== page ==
Want to keep an eye on the babysitter, your couch-chewing dog, or the outside of your home while you're away on vacation or at work? Well, you could check out a less expensive Webcam, but most Webcams are designed for video chat (though Creative is moving into surveillance Internet cameras). If you're interested in a security-oriented and full-featured system, WiLife's LukWerks Digital Video Surveillance System (DVSS) is worth a look. DVSS is a power line-connected system that uses your AC wiring for network connectivity and your PC for control of up to six cameras. It worked quite well in our hands-on evaluation, and the bundled Werks software is slick. But at $299.99 for the single-camera starter kit we tested and $229.99 for each additional camera, you're looking at a hefty $1,500 investment for a full, six-camera setup--pricey, though $1,500 is a bargain compared to a professionally installed surveillance system.
It's obvious from the precise bundled documentation and the plethora of stickers attached to components telling you what to do or what not to do that WiLife has spent a lot of effort making the setup for the LukWerks DVSS as simple and bulletproof as possible. There are quite a few components staring back at you from the newly opened box: the camera, two power-outlet networking modules, and a slew of cables and mounting hardware. Once you've figured out which of the similarly and attractively styled components is which, getting the system wired is a pretty simple affair. The camera can be suction-mounted on a window or another flat surface, and precise instructions tell you how to keep it stuck there. You can also install the camera on a supplied hard mount that allows camera angle adjustment, albeit manually. The eyeball of the camera itself provides about 45 degrees of deflection in any direction, as well as adjustable wide-angle viewing. Also, there's a stand, if you wish to simply set the camera on top of a flat surface.
The LukWerks DVSS uses your home AC layout for network connectivity, and you can plug in the camera's powered Ethernet relay module to any receptacle in your home or office. The receiver connects to your PC via USB. Many universal power supplies and other devices that clean up power signals can interfere with communications signals, and the included documentation warns about that. WiLife recommends plugging the modules directly into the wall, though we did fine with simple capacitor-protected power strips.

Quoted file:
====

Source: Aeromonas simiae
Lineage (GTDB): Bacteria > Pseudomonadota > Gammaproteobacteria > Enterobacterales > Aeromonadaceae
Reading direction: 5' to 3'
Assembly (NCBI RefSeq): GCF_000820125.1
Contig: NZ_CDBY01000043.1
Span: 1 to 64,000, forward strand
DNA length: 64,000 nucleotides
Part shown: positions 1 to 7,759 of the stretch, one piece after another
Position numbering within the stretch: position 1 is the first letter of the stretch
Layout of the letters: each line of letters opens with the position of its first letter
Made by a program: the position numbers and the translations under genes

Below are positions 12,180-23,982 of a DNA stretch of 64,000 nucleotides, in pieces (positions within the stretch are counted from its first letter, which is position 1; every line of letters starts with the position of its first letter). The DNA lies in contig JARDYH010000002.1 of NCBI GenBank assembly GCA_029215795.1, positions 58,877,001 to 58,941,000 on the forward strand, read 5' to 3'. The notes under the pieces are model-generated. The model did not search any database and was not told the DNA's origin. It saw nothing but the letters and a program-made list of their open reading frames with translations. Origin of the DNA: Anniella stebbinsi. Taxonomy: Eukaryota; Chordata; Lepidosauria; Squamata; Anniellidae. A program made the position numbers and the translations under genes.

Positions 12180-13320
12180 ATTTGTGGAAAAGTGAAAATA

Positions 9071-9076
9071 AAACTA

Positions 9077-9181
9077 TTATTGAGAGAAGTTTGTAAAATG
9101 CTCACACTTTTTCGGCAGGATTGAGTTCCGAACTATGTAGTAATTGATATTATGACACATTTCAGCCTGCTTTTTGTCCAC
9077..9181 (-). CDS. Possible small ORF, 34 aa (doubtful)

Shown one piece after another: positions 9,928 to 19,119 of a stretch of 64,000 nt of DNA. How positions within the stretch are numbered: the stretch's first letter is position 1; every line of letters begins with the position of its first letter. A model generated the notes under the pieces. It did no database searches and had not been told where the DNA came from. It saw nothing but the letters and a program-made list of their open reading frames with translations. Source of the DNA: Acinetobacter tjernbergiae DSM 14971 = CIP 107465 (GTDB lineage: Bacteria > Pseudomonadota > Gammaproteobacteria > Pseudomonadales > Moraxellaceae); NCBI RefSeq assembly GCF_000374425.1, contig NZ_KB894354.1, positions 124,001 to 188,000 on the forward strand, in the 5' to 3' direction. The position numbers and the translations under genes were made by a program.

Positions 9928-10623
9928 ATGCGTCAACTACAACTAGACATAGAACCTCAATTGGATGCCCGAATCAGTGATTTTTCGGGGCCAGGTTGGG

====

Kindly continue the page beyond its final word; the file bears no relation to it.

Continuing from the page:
Software setup was lengthy process, with reboots to install .Net and the Werks control application. We also had some minor issues during setup on two mature XP machines, but the effort and the wait were worth it (unfortunately, the product is currently compatible only with Windows systems). During the installation process, you can designate how much of your hard disk space you want to devote to video recordings, and the feed is recorded as compressed WMV files. The Werks utility is attractively designed and easy to use, and it provides all the control over cameras and security you need. With it, you can adjust the sensitivity of the motion detection (within the entire viewing frame, or a subframe), instruct the system to send warnings to an e-mail address or a cell phone or handheld device when motion is detected, and view camera feeds live, as well as relay them to the Werks Web site. For remote viewing, you'll need to set up an account at the WiLife Web site: your home PC will serve video feeds to WiLife's server, and you can watch from any Internet-connected terminal by logging in to your account.
Unfortunately, it took a number of calls to and from WiLife to get Werks to establish contact with the WiLife site so that we could register and view the feed from our single test camera. However, our pain is your gain, and after a WiLife application engineer entered the fray, a new configuration was e-mailed our way, and quick as you can say ".Net is timing out," we were able to see the feed online. The fix won't be integrated into Werks until the next release, but you can get it from tech support if you experience the same problem.
We did have a few, decidedly minor, beefs with the LukWerks system: the software always defaults to Internet Explorer no matter which browser you normally use; you can't disable the Ethernet or secondary activity lights on the camera (for complete stealth); and the program doesn't autodetect cameras the first time you boot--we thought there was a connection problem until we realized we had to add them manually. And while we understand the security benefits of having to log on to the LukWerks service, having the option to view each camera via its own IP address would be nice as well.
On the other hand, the video from the camera is quite good, and you may adjust it from 5 frames per second (fps), 320x240, 150Kbps to 15fps, 640x480, 800Kbps, depending on the speed of your connections and needs. From our location, lower settings offered much better performance when viewed online, but your mileage will vary with your connection.
WiLife covers the hardware with a one-year warranty. The WiLife LukWerks Web site is among the most lucid and straightforward we've seen, as is the help you'll find there. Toll-free phone support is available 24/7, or you can fill out a Web support form to request help--with a promise that a support technician will contact you within 24 hours. The site also has FAQs, a tips-and-tricks section, and downloadable software, firmware, and manuals.